Subgroup of the gods.
The generic name given to the Norse gods (the singular form is As), although some sources seek to make a distinction between two groups of deities, the Aesir and the Vanir, who, as we learn from the eddic poem Voluspa, once fought a mighty war. In general, the Aesir are associated with war, death, and power, the Vanir with growth and fertility, although the distinction is often far from clear. According to the 13th-century Icelander Snorri Sturluson, there are 13 male Aesir, which he lists in the following order: Odin, Thor, Njord, Frey, Tyr, Heimdall, Bragi, Vidar, Vali, Ull, Hoenir, Forseti, and Loki. In the same place, Snorri also lists eight goddesses, known as Asynjur, although elsewhere he gives a quite different list of no fewer than sixteen. Moreover, Snorri's effort to produce a list of 13 Aesir, of whom one (Loki) was to prove a traitor, looks suspiciously like an attempt to align the Aesir with the disciples of Christ and may account in part for his inclusion of some figures (notably Forseti) were seldom heard of elsewhere.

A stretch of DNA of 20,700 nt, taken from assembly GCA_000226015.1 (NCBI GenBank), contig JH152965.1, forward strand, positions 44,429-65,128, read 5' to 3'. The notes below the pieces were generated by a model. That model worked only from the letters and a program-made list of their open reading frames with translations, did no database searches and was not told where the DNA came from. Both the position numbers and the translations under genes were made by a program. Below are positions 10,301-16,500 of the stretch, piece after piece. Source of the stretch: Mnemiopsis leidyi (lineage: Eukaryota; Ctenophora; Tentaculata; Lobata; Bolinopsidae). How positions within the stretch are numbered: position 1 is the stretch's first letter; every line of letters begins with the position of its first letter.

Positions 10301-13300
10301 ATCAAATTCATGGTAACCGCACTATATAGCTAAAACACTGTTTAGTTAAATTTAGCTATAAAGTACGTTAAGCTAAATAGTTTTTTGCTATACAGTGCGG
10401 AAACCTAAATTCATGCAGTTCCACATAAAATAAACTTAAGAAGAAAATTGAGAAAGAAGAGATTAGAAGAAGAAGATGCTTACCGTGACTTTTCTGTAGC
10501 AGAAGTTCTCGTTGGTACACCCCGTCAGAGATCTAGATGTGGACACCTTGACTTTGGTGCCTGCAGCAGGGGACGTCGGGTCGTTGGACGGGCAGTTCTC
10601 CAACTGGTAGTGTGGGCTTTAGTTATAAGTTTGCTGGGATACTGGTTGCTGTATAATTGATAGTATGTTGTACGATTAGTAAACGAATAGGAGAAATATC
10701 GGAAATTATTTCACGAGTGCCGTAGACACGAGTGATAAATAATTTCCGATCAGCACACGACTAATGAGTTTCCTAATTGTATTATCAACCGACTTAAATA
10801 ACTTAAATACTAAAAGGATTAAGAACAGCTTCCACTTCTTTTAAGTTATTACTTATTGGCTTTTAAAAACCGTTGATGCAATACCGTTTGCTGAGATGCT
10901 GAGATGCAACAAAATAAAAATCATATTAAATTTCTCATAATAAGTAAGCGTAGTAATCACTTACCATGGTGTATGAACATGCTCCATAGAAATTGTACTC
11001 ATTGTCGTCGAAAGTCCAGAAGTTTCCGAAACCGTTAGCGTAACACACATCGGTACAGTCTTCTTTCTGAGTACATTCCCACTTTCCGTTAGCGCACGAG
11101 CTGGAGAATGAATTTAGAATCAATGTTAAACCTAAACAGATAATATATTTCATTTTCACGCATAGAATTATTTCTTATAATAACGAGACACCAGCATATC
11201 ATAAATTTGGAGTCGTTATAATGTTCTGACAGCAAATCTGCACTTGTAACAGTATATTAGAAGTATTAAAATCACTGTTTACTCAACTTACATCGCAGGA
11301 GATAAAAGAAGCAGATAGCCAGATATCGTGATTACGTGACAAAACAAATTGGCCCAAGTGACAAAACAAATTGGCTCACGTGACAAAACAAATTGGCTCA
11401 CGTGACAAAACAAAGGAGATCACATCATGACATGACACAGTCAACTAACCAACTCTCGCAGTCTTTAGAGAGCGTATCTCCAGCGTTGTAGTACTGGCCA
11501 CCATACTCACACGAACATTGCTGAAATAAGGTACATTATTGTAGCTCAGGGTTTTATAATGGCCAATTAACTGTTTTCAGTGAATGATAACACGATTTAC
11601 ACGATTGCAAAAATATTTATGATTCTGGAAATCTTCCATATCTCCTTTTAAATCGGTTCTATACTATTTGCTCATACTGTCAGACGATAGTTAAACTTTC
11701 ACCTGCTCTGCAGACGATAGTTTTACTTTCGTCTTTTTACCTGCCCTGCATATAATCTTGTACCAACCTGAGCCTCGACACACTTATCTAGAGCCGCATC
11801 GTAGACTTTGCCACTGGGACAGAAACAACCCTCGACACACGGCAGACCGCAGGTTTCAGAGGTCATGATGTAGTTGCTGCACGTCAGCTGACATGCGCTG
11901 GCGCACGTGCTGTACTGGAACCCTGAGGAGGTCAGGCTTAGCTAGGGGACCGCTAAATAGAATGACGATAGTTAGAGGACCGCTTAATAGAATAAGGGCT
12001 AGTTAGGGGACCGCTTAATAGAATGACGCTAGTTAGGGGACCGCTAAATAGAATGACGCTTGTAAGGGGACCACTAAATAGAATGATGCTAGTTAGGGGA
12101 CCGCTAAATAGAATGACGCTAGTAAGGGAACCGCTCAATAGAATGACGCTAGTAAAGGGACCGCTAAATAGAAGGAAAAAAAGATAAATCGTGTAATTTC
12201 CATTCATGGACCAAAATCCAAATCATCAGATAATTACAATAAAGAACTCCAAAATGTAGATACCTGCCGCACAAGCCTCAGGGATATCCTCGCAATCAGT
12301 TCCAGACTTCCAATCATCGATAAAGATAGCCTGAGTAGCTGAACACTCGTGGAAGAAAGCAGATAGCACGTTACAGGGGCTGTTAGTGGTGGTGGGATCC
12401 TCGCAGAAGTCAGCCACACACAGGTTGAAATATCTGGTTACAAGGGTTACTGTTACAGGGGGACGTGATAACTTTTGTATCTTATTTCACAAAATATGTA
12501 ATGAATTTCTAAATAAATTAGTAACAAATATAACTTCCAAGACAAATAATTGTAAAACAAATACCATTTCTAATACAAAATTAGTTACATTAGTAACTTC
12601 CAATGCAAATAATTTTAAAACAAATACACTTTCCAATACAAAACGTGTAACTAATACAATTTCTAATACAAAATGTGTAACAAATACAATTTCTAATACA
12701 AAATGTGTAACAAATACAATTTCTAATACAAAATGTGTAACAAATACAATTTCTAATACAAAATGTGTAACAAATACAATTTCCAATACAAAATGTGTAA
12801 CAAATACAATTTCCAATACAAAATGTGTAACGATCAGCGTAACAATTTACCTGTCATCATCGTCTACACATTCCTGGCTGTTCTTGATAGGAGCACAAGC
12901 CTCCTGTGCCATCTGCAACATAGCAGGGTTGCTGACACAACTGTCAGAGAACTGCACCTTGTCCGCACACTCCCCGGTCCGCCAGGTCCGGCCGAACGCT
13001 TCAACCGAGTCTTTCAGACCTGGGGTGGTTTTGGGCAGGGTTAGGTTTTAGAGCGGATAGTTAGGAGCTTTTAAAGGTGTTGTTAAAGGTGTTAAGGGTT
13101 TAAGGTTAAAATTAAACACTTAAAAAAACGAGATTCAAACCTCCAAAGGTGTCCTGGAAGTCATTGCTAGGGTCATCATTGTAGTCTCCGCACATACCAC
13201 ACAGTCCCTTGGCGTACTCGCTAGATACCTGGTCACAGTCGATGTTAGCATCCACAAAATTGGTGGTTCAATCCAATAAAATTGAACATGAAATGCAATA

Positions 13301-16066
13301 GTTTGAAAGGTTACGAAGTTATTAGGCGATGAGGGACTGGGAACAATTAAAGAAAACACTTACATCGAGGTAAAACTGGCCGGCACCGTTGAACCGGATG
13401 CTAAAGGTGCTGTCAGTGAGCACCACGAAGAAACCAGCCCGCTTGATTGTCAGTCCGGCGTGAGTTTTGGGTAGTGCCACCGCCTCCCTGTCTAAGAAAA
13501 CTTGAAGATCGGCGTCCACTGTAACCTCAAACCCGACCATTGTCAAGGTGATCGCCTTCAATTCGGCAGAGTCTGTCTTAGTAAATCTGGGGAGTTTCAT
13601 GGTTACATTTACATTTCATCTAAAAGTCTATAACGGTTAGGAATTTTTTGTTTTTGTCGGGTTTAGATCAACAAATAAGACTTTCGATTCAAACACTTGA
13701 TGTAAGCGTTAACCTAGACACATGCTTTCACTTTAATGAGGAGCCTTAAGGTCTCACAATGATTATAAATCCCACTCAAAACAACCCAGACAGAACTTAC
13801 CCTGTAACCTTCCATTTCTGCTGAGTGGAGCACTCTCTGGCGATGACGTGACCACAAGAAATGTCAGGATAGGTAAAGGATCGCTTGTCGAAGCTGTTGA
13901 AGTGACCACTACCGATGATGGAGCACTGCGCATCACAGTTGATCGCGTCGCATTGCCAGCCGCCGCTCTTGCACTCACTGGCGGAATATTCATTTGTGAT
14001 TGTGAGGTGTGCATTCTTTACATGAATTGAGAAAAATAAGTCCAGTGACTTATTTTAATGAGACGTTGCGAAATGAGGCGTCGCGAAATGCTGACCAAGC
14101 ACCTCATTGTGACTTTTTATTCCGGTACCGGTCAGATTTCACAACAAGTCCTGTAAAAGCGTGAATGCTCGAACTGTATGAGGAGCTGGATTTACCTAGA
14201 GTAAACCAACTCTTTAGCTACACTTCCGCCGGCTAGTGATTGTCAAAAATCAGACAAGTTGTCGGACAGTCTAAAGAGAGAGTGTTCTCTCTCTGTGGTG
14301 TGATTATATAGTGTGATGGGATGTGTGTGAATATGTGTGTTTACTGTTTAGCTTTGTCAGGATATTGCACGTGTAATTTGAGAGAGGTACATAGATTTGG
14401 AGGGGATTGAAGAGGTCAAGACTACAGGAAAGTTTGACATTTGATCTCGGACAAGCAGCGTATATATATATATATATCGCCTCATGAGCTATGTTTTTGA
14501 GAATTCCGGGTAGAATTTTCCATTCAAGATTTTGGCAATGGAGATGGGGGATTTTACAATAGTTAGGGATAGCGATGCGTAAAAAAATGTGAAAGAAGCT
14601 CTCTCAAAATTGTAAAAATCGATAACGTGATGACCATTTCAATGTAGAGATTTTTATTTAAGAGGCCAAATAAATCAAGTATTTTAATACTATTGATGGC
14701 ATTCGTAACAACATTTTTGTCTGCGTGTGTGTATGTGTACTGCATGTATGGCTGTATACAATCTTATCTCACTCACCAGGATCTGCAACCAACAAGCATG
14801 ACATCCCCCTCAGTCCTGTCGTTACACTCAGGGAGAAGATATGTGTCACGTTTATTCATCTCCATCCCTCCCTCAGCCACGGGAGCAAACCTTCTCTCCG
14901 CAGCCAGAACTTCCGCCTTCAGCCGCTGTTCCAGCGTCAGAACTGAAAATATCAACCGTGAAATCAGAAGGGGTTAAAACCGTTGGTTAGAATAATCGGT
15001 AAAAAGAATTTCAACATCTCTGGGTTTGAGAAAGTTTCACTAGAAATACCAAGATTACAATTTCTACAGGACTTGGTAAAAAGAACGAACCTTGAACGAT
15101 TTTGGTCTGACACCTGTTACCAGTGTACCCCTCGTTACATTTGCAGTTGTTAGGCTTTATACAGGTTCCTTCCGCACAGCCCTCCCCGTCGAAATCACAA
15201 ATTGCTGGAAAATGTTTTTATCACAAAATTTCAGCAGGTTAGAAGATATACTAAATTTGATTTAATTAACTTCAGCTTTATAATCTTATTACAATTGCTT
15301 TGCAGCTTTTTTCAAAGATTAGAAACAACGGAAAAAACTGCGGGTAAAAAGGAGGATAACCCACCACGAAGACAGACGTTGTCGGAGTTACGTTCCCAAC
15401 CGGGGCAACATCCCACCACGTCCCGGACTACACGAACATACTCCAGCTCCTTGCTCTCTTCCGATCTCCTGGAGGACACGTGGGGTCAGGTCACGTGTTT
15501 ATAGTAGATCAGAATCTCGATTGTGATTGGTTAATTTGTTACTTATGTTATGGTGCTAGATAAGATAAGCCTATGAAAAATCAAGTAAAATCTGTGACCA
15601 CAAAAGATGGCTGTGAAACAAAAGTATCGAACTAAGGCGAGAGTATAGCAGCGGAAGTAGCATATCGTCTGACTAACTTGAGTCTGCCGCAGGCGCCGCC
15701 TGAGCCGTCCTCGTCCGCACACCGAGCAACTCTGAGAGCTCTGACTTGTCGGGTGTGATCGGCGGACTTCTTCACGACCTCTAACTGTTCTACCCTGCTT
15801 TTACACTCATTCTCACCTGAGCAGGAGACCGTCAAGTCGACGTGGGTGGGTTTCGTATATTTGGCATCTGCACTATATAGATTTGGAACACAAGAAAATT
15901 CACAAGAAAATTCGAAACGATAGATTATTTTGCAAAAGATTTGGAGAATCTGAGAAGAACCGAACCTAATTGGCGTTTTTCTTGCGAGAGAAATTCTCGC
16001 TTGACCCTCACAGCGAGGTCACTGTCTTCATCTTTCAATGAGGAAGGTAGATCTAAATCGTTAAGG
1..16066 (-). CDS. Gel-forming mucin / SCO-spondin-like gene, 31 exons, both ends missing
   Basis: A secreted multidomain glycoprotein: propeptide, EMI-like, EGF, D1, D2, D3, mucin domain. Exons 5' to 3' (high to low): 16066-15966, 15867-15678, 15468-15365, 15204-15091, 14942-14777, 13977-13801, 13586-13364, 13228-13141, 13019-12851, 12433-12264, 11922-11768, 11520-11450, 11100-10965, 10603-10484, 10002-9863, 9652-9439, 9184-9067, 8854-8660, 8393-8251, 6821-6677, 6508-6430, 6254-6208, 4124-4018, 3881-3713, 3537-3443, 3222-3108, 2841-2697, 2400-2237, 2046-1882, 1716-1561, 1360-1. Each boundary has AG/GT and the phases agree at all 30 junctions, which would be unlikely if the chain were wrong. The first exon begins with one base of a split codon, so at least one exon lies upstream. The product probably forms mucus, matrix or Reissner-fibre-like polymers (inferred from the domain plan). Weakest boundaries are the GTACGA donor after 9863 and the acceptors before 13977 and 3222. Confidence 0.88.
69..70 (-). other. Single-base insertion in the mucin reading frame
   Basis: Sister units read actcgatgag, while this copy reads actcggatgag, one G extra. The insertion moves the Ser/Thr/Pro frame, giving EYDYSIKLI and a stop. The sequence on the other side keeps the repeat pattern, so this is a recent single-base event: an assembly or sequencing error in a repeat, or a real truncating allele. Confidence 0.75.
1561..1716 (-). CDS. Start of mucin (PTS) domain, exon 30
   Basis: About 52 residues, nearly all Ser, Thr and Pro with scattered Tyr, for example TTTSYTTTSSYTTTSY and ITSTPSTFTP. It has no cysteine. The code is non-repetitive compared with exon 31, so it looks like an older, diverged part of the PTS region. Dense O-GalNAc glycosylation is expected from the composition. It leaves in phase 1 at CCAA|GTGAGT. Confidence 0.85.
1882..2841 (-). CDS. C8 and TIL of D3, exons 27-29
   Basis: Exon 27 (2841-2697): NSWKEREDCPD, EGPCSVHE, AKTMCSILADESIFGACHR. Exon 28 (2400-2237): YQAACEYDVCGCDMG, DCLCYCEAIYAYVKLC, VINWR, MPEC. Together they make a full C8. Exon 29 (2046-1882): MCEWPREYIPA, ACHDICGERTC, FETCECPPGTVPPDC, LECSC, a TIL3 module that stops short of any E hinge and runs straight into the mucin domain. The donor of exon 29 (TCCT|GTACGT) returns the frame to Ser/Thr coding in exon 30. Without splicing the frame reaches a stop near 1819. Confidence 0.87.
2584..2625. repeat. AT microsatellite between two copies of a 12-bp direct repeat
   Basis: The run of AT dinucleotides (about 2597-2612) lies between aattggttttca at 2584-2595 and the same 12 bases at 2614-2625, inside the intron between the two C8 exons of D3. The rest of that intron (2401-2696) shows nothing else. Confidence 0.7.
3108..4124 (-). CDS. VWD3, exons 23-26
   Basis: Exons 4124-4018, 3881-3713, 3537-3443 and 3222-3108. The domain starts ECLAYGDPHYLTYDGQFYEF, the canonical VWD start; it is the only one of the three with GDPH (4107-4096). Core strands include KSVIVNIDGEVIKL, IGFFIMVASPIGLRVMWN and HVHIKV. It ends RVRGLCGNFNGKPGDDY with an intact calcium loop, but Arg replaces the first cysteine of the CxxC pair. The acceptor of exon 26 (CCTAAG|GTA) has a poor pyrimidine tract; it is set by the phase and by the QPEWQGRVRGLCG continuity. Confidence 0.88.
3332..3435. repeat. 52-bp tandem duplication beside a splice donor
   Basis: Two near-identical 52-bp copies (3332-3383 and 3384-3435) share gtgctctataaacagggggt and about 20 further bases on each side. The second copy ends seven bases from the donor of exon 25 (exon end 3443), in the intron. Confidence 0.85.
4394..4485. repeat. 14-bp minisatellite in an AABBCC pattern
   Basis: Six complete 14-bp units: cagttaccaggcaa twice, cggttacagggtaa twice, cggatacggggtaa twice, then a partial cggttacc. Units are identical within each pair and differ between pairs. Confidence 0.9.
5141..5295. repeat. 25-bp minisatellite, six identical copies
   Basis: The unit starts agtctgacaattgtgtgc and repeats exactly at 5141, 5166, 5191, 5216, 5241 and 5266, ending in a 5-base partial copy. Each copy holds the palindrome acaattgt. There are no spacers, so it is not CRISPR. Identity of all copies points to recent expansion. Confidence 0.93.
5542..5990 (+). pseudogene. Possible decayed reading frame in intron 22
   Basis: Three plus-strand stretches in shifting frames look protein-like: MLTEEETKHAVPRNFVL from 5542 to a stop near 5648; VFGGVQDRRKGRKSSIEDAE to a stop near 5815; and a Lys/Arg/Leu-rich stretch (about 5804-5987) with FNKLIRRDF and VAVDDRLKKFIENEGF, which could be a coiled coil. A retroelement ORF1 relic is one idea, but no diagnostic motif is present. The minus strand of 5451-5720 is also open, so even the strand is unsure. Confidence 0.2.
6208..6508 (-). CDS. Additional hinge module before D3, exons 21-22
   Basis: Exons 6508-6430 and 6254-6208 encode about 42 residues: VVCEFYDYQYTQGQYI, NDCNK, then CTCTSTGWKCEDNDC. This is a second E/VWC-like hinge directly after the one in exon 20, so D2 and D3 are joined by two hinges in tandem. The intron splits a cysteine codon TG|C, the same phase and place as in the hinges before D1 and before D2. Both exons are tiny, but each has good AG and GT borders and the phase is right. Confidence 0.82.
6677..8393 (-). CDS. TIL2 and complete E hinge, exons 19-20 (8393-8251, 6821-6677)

A similar motivation to explain away the deities of the pagan past surely lies behind the elaborate Euhemerism exhibited by Snorri and the early 13-century Danish historian Saxo Grammaticus in their attempts to explain the term Aesir has related to Asia, whence the (in this view wholly human) Aesir are said to have come. In this way, the myths and legends of the North could be aligned with those of classical Greece and Rome, just as, say, the Middle English Arthurian poem Gawain and the Green Knight begins by describing Troy. Such a notion is purely the product of an impulse to 'dignify' indigenous vernacular tales by linking them to the illustrious world of Latin learning. By contrast, cognate forms of the term Aesir are well attested in other Germanic languages and helped to testify to its antiquity.